Sort of like squeezing sardines into an inflexible tin can. 🙁
The result: most building users ended up with a shiny new facility which was discouraging (or in some cases, a nightmare) to work in day after day.
To me, that was profoundly unfair, a social injustice. To solve it, everyone needed a voice in the design process, especially regarding their own workspace!
But, alas, my idealistic plea was not well-received by most architects. They argued there were no fees to spare for such a consultant, even if they did like the idea somewhat.
After six months of knocking on architectural doors, I was down to my last $200 of savings. Still, I persisted.
And finally I landed my big break. A small firm who had been doing remodels for years for a large hospital in San Diego had been commissioned by the hospital Board to master plan their long-term space needs.
The architect had no clue how to do that. And I happened to walk into his office on just the right day. 🙂
Soon other medical and public organizations learned of me. They loved the idea of user-based planning! They often hired me directly, months before before any architect was selected.
That changed everything. Yay!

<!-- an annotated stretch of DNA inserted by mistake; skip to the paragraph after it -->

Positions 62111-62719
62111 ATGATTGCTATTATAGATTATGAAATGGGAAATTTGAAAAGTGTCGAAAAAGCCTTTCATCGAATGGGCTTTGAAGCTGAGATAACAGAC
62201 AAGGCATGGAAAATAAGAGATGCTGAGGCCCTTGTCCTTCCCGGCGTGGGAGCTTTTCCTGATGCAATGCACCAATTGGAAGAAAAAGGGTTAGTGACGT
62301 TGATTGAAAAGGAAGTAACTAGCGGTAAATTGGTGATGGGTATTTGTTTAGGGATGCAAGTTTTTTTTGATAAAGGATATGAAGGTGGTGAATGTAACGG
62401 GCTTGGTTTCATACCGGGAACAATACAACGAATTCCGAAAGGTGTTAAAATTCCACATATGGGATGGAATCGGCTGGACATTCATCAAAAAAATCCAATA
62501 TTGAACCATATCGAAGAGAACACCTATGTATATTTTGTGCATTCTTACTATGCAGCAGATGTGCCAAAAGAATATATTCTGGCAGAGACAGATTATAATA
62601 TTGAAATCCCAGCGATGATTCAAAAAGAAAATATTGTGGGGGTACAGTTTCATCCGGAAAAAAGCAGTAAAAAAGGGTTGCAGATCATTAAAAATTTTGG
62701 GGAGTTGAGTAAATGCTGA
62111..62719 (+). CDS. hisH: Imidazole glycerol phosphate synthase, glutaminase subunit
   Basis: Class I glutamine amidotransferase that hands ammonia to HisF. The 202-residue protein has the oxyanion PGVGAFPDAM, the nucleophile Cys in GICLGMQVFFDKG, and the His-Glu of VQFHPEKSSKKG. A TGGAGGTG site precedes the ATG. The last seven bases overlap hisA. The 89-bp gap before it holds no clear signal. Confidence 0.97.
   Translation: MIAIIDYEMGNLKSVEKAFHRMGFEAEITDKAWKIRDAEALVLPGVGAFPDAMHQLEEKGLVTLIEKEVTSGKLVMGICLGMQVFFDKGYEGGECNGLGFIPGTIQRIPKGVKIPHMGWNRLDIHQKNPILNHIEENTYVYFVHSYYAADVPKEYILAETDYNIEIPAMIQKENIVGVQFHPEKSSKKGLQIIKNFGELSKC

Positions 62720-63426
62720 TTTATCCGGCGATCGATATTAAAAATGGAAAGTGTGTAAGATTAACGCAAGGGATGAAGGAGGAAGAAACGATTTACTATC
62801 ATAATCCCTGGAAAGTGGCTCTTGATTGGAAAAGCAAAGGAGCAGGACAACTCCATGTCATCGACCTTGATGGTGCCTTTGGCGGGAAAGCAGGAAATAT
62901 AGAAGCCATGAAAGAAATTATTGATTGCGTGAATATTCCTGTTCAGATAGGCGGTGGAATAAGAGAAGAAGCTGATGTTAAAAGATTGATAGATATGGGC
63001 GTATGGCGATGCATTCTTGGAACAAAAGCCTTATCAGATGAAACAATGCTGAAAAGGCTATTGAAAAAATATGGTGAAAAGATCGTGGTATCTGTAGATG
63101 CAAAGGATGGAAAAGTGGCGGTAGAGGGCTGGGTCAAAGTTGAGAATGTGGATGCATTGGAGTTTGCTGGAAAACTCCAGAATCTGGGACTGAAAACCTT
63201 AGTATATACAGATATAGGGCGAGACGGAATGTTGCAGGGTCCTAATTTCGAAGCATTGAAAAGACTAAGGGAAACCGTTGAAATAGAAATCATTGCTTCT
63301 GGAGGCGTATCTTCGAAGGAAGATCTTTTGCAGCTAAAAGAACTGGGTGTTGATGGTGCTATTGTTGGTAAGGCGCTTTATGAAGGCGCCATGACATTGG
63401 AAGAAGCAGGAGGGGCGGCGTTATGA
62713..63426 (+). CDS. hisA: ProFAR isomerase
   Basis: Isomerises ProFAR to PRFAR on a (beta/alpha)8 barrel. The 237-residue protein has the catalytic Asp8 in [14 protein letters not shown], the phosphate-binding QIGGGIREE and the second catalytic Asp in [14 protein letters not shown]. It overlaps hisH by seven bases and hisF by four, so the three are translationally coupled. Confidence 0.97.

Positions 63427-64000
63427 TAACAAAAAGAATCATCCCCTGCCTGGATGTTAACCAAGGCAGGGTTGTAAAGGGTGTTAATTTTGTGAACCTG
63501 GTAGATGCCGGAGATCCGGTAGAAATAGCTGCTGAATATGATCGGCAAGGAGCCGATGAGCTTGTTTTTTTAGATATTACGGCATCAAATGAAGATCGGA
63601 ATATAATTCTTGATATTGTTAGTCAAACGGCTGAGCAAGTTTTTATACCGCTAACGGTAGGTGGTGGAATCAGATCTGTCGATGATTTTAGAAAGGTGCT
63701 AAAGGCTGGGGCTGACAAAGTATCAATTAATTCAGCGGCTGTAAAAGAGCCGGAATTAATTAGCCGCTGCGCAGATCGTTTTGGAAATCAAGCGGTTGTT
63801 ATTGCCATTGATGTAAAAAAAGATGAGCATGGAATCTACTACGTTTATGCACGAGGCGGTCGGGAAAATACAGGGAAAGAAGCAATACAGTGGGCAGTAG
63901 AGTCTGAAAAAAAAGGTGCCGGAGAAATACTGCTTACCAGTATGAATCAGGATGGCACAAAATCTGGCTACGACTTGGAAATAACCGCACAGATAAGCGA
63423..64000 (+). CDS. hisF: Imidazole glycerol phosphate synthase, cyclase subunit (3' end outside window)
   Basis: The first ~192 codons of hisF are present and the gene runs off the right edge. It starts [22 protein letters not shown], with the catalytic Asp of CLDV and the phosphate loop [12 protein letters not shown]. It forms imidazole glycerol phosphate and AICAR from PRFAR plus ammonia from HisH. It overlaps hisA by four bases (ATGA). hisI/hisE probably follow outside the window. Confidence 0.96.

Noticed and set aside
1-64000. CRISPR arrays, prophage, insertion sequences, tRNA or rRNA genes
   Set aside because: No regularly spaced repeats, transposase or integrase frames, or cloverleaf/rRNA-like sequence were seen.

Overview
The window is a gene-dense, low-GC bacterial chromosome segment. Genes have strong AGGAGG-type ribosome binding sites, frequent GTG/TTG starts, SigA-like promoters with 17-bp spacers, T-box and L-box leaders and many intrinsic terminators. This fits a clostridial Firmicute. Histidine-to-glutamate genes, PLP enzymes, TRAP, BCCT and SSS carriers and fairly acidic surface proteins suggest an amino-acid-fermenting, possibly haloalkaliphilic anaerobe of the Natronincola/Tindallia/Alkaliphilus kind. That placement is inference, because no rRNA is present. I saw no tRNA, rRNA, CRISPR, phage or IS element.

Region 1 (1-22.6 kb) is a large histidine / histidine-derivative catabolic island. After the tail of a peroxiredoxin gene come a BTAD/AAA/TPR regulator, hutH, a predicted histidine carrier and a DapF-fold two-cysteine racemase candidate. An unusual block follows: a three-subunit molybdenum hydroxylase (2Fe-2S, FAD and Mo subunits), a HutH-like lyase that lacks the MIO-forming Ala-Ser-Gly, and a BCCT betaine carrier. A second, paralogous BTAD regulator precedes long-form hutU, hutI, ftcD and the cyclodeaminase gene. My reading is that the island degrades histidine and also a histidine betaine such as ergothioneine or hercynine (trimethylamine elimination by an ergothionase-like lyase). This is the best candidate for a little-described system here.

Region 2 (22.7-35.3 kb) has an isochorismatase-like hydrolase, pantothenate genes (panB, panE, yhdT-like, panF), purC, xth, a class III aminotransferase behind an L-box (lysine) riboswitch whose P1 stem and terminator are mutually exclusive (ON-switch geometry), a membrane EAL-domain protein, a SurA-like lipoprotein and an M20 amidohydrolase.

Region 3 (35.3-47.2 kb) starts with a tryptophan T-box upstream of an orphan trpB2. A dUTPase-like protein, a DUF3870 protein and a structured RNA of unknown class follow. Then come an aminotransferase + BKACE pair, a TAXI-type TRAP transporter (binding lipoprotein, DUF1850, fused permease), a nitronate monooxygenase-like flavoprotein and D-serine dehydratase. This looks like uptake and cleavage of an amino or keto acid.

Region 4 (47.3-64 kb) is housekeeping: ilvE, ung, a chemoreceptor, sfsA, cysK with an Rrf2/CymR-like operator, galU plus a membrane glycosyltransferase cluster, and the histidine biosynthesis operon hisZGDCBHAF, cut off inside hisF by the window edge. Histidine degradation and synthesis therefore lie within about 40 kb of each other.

Thereafter, Michael Feerer & Associates took off. Over a dozen years, I planned more than one-million square feet of civic and medical facilities. That included numerous city halls, libraries, visitor centers, hospitals, and some of the first freestanding outpatient surgery centers in the nation.
Now for the part that surprises a lot of people:
Despite being in high demand, eventually I chose to end this career. Although my wife Kim and I both grew up in San Diego, we ached to live in a smaller, more nature-oriented community.
After a long search up and down the West Coast, we moved to lovely Bellingham, Washington. And I kept an open mind as to what would be next for me creatively.
Career #2: Author of Premiere With a Passion, a bestseller
Two years later in Bellingham, as a happy stay-at-home dad raising my infant daughter, I authored Premiere with a Passion (published by Peachpit Press).
It was the first “bible” for the desktop video revolution. (THAT revolution enabled YouTube, etc. to become so commonplace now.)
The democratization of video-making, in a sense. I liked that.
Loaded with step-by-step guidance, low-key humor, and tons of screen illustrations, Premiere With a Passion became the bestseller in its emerging desktop video niche. The 415-page book sold 27,000-plus copies in two editions over a three-year front-list reign.
“What’s great about Feerer’s book is that it doesn’t just explain the various Premiere tools, it provides examples of how to put them together.” — Randy Ubillos, Creator of Adobe Premiere